the parties. It has the effect of excluding side agreements, he
said.Force majeure or act of God clause. This states that
neither party is responsible for its contractual duties in the
event of an occurrence outside the control of humans. "A work
stoppage is not an act of God," Wind said.Dispute resolution. Here, parties agree what law applies and in
which state if there is a dispute. Also, parties can choose how to
settle a dispute, such as through arbitration or mediation.Payment of legal fees. In a contract, Wind said, look for
language that states when, or if, either party must pay the other's
legal fees if there is a dispute. Be sure those obligations are
reciprocal, he said.The country club presentation
out-of-office presentations can produce an unusually high rate of
return. But the venue is as critical as your presentation.
Why not discuss travel in a setting that encourages clients to
feel good about themselves, such as the nicest country club in your
area? In exchange for hosting your presentation on premises, ask
the club manager if you can obtain a copy of the membership list in
order to extend invitations to all club members. This is often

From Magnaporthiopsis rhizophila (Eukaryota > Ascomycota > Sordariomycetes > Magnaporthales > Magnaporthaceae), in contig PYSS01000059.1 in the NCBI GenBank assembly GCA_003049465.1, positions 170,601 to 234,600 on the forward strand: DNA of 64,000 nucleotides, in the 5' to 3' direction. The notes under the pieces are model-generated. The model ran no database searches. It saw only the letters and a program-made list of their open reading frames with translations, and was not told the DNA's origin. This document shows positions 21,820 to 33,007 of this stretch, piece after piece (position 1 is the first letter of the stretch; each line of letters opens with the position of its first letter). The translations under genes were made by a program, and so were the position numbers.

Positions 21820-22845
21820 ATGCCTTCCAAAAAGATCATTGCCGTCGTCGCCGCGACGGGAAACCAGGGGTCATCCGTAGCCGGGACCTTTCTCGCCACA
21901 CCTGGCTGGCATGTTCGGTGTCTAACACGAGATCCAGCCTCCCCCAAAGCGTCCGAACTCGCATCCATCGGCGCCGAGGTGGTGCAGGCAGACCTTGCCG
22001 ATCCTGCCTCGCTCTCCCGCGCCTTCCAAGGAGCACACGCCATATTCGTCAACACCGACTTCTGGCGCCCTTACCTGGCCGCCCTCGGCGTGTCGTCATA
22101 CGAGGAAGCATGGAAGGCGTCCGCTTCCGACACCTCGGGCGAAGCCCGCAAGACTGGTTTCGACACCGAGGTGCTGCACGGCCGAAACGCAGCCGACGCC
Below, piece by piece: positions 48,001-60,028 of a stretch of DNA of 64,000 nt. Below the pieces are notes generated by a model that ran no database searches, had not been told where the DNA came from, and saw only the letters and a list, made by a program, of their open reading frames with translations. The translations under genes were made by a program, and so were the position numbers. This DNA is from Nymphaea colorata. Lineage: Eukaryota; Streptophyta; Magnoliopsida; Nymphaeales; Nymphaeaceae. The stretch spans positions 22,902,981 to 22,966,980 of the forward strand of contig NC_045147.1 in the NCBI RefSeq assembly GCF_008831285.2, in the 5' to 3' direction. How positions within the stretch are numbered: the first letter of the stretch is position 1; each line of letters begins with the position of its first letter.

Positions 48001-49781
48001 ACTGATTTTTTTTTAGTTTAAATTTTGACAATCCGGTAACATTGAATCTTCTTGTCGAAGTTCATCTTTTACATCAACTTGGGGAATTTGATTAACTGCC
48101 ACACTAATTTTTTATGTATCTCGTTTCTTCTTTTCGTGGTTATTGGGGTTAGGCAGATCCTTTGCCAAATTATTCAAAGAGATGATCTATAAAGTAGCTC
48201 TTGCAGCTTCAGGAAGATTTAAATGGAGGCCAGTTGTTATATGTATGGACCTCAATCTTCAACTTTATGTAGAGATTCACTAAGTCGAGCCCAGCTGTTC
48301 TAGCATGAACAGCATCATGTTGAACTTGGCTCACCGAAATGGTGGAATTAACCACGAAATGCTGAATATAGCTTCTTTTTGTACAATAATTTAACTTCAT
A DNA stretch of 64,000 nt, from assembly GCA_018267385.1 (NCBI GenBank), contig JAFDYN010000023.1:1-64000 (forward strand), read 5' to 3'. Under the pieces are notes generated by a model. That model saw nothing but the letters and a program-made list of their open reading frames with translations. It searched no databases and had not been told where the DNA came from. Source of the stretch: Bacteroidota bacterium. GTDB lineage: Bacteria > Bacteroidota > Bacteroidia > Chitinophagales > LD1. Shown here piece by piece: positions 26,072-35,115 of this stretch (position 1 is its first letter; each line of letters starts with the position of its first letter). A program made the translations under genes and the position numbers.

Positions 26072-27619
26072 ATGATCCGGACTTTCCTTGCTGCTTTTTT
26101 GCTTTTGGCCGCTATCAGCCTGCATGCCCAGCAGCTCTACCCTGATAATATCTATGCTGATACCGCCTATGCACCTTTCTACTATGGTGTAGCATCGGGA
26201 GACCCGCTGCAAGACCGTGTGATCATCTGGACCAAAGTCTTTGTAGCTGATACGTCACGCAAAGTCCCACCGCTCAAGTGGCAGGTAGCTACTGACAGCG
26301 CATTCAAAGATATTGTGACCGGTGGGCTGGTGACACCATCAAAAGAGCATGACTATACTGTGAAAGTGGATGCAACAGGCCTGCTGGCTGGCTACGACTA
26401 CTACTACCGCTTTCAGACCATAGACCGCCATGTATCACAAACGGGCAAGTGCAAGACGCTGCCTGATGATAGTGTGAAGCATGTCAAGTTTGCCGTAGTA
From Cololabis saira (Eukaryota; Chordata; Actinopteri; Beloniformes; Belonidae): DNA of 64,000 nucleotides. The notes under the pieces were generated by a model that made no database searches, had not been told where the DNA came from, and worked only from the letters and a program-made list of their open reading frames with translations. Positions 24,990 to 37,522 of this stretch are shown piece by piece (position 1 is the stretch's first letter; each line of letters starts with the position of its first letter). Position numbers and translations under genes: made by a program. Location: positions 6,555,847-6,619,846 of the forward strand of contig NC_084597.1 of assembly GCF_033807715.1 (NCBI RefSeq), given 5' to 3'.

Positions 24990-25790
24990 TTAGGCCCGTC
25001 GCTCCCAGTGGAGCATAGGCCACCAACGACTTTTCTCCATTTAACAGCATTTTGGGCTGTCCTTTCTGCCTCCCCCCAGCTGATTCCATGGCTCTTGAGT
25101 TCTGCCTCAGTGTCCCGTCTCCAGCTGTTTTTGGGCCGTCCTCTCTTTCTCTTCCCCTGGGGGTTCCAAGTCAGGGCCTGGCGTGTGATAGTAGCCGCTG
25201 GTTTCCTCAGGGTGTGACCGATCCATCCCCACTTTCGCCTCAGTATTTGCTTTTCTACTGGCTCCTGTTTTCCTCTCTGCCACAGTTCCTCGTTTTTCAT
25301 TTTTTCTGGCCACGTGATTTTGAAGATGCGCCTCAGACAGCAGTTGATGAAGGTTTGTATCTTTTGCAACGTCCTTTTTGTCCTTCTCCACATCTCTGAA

against club rules, but you may get lucky with some great additions
to your database.
Do not ask suppliers to "co-op" this evening. Instead, if
executed well, an entire event in any upscale setting ought to be
totally supplier-funded. But do think twice about turning over your
clients to a DSM during the presentation. You are selling your
expertise and professionalism -- not theirs.
Richard Turen is managing director of the Churchill Group, a
sales and marketing consulting firm, as well as president of the
agency Churchill & Turen Ltd. both based in Naperville, Ill.
Contact him at [email protected].Virtual bellhop
For clients fed up with flight-time luggage hassles (and newly
aggravated by tighter standards for carry-on luggage), TraveLite
Enterprises offers the alternative of shipping bags rather than
schlepping them. TraveLite's "virtual bellhop" will ship luggage to
and from clients' homes and their destinations.
No special packaging is required, and there is no need to weigh
and fill out forms for individual bags. Prices begin at $65, with
economy, second-day air, next-day air and corporate discount
options to and from more than 150 U.S. cities. Luggage is
automatically insured at standard airline levels; more
comprehensive insurance is available for a small additional
Travelers who are particularly well-suited for this service
include the elderly or disabled, business people carrying
materials, and sports enthusiasts who travel with unwieldy
equipment, William Cippola, managing partner of TraveLite,
For more information, call 877-BELLHOP or visit www.virtualbellhop.com.